Criminal Defense DUI

Leaving the Scene of an Accident

Panic can do strange things to people. The flight-or-fight response is built into our physiological makeup, and when the unexpected happens, it can lead to behavior that would probably never occur under less stressful circumstances. This may prove a life-saving device in some situations, but after an automobile accident, it will get you into more trouble than it’s worth.

People who engage in hit-and-run behavior do so for various reasons. Some fear being caught with drugs, stolen goods or an over-the-limit blood alcohol content, aka, DUI. Others blindly flee in fear for no reason whatsoever. Unfortunately, there is never a good excuse for leaving an accident scene. People who do will just set themselves up for potentially far greater troubles.

Penalties for Leaving an Accident Scene

Leaving the Scene of an AccidentIn the state of Nevada, running away from an accident in which you have had an involvement will always constitute a criminal offense. The law insists that drivers involved in vehicular smashups remain on the scene regardless of whether they were or were not at fault (NRS 484E.010). Nevada law also requires that they be ready to provide a name and address, a valid driver’s license and their vehicle’s VIN number to each other as well as to the police. Failure to have this information at hand can lead to the receipt of a citation.

If you choose to give in to the desire to flee from the scene of an auto accident, you will have committed a crime that could amount to:

  • A misdemeanor if your mishap resulted in nothing worse than property damage.
  • A Category B felony if it caused bodily injury or death to one or more persons.

Penalties for misdemeanor hit-and-run normally consist of six points against your license, a fine of up to $1,000 and as many as six months in jail. The penalties for felony hit-and-run, on the other hand, can subject you to a prison sentence of between two and 20 years, a fine of from $2,000 to $10,000 and the suspension or revocation of your driver’s license.

Every case of hit-and-run is unique, and the severity of the punishments are liable to vary in accordance with elements specific to the situation. If driving under the influence has played a role, you can expect them to rise to the high end of the spectrum. This is also the case for sober drivers whose records contain prior DUI convictions within a specific span of time. In Nevada, this so-called lookback or washout period lasts for seven years.

Complications to a Hit-and-Run Case

In more complex cases, the charge of leaving the scene will merely be the icing on the cake. For example, if the accident from which a person flees has involved more than two vehicles or caused several injuries or deaths, the driver may find himself additionally accused of reckless driving, personal bodily injury or vehicular homicide.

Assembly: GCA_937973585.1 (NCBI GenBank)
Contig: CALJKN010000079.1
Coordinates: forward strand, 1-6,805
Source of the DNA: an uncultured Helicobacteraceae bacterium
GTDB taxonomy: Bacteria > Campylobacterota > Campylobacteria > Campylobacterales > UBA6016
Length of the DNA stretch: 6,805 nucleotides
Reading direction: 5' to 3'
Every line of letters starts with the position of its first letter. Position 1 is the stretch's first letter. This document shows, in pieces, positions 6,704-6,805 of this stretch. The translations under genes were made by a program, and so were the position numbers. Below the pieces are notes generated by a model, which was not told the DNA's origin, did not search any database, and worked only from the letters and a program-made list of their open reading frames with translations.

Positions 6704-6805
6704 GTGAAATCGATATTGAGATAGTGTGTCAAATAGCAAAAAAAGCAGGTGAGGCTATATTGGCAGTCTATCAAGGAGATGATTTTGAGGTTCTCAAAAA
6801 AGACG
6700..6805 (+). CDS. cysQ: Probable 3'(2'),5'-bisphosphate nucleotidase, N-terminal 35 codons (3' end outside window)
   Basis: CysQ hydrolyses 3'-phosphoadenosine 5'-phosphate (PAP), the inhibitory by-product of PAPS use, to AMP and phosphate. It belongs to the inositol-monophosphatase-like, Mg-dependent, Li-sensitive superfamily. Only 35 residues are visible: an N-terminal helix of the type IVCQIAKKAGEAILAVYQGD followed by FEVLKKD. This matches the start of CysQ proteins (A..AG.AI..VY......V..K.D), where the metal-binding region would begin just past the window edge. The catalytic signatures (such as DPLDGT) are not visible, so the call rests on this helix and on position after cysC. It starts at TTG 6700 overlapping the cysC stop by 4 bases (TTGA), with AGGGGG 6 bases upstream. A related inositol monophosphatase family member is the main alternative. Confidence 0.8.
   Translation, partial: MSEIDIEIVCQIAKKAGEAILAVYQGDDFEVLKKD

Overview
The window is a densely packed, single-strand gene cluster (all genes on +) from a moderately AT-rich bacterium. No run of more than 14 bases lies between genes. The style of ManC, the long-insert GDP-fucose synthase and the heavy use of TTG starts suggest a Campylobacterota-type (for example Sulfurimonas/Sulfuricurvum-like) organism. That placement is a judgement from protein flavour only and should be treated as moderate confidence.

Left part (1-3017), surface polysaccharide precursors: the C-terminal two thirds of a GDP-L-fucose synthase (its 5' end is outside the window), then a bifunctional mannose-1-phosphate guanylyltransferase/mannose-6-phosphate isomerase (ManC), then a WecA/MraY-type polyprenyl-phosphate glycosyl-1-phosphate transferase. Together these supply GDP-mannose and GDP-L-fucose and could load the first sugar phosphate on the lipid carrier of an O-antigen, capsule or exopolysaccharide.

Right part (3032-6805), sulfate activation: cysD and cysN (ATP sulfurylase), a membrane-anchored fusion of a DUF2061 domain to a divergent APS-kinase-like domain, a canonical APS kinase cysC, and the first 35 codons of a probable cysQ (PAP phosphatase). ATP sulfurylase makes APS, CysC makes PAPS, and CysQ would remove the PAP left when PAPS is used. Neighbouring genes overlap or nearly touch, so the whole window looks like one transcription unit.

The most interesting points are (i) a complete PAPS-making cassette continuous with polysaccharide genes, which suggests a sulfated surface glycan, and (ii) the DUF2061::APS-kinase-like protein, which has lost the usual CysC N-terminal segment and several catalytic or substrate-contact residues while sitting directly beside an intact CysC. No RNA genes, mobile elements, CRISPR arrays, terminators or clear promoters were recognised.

Furthermore, Nevada recently changed the laws involving drivers who flee an accident scene while under the influence of drugs or alcohol. Since October 1, 2015, such offenders have faced between two and 20 years behind bars with no chance for probation. Nevada law may also lodge separate charges for each victim who has died or suffered physical injury through the fault of drivers impaired in this way.

When Your Accident Involves a Parked Car

If your car should hit a vehicle that is parked in a lot or on the street with no driver in sight, Nevada law demands that you seek out the owner of that conveyance and make an attempt to straighten things out. If you cannot find that person, you must leave behind a note providing your contact information. You must also inform police about the mishap. If you leave without doing any of these things, you can be charged with a misdemeanor.

What to Do When You’re Accused of Leaving the Scene

Hit-and-run accidents are more common than many people realize. It is entirely possible to scrape somebody’s fence or even hit another object without knowing it at the time. However, in the majority of cases, those who flee from the scene of a crash are aware that they have caused damage.

In either case, fighting your charges successfully will require legal assistance. Common defenses to the accusation of hit-and-run include arguing that at the time you were:

  • Involved in or running from an emergency situation.
  • Involuntarily impaired by negative effects of prescription drugs or some other external trigger.
  • Unaware that you had caused an accident.

Charges of leaving an accident scene can be difficult to dispute. If you should be facing such accusations, it is vital to obtain the services of a lawyer. It rarely pays to fight such serious allegations on your own. Please contact Weiner Law Group at 702-202-0500 immediately, and we will do all in our power to help.